As previously discussed, 2,3-dimercaptosuccinic acid (DMSA) and N -acetyl-D,L-penicillamine have been used as chelating agents in the treatment of mercury toxicity. Use chelating agents if the patient is symptomatic, systemic absorption is anticipated, or increased blood or urine levels are present. Chelating agents should be administered early in treatment.
GI decontamination may be useful only in acute, recent ingestions. Activated charcoal is indicated for GI decontamination because it binds inorganic and organic mercury compounds to some extent.
These agents are used to help remove a portion of the body's mercury stores. They are administered early in treatment because mercury binds to the body's ubiquitous sulfhydryl groups. Chelating agents are thought to use their thiol groups to compete with sulfhydryl groups in binding methyl mercury. The effectiveness of chelation in preventing or treating neurologic toxicity has not been well evaluated.
DMSA is used in inorganic and organic mercurials. It is considered superior to penicillamine because it has fewer adverse effects. Because of this agent's ease of use, good efficacy, and safety, initiate treatment with DMSA if good evidence indicates that significant absorption can occur (mercury levels may not be readily available). DMSA is the chelator of choice in cases of chronic or mild toxicity.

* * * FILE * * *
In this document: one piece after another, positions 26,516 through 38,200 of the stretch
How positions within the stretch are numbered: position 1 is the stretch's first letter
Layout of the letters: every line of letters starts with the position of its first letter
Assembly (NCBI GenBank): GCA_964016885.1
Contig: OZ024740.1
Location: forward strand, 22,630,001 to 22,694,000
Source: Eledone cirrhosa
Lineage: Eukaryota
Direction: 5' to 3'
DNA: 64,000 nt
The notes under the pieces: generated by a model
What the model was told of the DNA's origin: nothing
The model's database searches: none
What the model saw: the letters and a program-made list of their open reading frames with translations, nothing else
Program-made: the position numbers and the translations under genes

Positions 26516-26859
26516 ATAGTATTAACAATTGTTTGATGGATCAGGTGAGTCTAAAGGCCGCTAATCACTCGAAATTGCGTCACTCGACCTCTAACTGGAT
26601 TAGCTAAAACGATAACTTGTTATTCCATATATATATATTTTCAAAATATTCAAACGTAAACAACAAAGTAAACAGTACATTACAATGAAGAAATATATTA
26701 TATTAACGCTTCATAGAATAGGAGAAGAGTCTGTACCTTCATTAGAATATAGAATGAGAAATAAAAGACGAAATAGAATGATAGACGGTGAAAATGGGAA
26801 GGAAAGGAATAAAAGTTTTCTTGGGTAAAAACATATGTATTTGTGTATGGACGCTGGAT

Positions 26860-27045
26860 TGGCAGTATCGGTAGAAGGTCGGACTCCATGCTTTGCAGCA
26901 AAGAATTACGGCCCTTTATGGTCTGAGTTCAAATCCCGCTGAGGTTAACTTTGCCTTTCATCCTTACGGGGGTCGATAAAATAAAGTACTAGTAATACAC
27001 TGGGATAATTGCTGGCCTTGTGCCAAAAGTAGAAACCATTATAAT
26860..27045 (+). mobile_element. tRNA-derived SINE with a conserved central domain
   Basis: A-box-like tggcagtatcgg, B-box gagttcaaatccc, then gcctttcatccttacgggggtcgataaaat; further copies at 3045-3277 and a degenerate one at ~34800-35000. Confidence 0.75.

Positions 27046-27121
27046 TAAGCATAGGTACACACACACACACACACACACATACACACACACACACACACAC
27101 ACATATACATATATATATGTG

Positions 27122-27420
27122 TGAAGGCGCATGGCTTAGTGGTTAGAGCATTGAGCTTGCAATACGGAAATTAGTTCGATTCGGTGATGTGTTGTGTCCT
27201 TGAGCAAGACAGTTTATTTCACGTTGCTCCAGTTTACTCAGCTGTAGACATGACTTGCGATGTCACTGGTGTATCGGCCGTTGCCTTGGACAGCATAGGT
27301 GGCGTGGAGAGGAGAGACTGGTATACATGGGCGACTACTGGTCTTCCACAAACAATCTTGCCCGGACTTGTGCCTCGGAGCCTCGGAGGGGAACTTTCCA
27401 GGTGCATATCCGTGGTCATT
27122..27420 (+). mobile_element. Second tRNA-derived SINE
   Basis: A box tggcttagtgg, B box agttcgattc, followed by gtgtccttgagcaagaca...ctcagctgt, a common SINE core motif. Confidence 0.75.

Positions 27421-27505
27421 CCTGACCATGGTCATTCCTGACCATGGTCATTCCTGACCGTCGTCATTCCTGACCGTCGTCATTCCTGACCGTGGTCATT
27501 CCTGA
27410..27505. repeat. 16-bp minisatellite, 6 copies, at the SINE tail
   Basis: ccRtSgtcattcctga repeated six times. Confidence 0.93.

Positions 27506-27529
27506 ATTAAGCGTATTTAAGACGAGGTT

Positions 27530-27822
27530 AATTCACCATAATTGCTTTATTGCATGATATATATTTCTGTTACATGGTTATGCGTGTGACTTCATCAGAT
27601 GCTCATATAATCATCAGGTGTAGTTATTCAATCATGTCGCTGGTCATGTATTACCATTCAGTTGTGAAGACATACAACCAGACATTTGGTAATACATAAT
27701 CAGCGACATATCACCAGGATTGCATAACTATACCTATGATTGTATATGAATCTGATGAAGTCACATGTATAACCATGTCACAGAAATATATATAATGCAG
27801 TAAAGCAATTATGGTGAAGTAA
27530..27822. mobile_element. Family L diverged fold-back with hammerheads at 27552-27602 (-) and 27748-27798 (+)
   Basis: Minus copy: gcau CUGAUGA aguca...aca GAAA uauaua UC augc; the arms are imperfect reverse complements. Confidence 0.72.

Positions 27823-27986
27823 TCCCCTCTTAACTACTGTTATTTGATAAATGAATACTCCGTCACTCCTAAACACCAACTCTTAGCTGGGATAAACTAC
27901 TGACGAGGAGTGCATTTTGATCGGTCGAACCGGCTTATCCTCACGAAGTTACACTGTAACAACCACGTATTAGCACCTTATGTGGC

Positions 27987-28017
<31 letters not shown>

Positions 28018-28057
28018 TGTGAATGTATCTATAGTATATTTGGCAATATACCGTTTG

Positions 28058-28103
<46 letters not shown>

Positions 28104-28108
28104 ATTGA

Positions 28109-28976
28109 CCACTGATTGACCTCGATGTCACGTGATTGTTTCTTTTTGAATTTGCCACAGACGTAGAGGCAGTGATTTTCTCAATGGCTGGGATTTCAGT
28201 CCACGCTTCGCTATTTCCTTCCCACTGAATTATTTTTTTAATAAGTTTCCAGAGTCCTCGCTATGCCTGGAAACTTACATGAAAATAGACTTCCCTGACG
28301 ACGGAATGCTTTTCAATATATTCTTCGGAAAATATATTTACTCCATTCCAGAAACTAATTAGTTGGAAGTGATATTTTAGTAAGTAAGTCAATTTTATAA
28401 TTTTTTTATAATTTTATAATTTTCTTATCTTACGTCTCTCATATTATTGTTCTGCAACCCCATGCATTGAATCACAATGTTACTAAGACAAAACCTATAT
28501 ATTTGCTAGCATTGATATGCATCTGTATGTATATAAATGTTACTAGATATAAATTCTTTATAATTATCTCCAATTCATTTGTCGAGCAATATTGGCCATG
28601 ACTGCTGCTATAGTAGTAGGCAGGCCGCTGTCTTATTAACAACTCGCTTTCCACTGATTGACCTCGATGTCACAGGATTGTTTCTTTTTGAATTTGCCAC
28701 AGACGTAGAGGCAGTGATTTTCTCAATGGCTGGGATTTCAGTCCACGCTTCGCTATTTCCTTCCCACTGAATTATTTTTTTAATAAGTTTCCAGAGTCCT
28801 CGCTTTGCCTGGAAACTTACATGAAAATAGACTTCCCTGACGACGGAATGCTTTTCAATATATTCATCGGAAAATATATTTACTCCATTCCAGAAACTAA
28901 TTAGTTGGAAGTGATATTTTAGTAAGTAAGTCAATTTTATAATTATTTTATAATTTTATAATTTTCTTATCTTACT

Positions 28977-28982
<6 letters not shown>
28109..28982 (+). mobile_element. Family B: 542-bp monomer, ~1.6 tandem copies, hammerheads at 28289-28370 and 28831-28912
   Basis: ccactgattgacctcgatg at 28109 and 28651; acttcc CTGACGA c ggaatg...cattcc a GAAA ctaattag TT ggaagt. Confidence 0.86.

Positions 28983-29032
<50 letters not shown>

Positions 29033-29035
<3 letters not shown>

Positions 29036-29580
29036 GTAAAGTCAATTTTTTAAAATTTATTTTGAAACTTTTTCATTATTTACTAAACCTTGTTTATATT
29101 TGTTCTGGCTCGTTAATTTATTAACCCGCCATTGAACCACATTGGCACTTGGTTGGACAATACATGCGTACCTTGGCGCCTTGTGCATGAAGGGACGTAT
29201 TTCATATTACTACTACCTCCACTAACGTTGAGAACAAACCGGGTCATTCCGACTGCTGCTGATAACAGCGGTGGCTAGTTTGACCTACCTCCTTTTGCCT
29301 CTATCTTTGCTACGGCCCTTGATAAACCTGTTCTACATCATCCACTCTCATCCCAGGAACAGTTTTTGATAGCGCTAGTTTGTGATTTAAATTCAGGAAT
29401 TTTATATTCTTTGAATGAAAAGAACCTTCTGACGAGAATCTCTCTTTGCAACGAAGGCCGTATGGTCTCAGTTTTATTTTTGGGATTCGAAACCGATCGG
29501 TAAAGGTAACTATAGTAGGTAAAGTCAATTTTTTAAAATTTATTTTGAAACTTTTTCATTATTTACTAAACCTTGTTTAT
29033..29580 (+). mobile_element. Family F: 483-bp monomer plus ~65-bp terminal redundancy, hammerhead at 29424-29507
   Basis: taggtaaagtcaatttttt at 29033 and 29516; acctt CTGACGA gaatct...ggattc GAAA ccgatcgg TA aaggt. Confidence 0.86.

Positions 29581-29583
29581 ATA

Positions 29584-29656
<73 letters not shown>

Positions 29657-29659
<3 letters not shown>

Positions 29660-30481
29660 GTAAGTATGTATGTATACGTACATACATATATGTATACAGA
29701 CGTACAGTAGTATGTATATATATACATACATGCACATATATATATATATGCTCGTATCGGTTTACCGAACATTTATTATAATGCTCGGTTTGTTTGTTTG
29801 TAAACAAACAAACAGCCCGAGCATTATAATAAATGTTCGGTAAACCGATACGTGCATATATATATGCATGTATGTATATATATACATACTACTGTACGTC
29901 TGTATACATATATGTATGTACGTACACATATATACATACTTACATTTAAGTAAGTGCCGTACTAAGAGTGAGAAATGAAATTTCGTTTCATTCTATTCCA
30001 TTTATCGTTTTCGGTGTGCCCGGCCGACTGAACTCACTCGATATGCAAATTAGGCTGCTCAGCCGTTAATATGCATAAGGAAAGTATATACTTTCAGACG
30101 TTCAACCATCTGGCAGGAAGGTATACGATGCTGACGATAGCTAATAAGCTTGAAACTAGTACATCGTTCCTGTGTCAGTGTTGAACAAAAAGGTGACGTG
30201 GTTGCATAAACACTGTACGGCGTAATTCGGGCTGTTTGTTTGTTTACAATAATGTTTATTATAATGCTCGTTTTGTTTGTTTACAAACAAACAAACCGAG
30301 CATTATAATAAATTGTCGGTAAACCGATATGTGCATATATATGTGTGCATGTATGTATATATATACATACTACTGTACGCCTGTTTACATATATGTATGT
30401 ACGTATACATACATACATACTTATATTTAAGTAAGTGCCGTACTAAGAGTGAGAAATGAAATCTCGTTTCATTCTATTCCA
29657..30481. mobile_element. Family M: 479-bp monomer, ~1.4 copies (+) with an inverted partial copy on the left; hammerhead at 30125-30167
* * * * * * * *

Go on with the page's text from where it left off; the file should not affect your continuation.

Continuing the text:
This is the drug of choice for the treatment of acute inorganic mercury toxicity. It is the preferred chelator for mercury salts. Dimercaprol is administered intramuscularly every 4 hours, mixed in a peanut oil base. It is excreted in urine and bile. Dimercaprol may be given to patients with renal failure. The BAL-mercury complex is dialyzable. Dimercaprol is used only in acute ingestion.
D-penicillamine is an oral, thiol-based chelator for acute or chronic toxicity. It is less well tolerated than DMSA (succimer). D-penicillamine forms a complex with mercury and is excreted in urine; therefore, do not use it in renal failure. This agent cannot be considered a first-line drug, because DMSA is safer and more effective.
These agents are empirically used to minimize systemic absorption of the toxin. They may be of benefit only if they are administered within 1-2 hours of ingestion.
Activated charcoal has a network of pores that adsorbs 100-1000mg of drug per gram of charcoal. It does not dissolve in water.
This is a laxative with strong electrolyte and osmotic effects that has cathartic actions in the GI tract.
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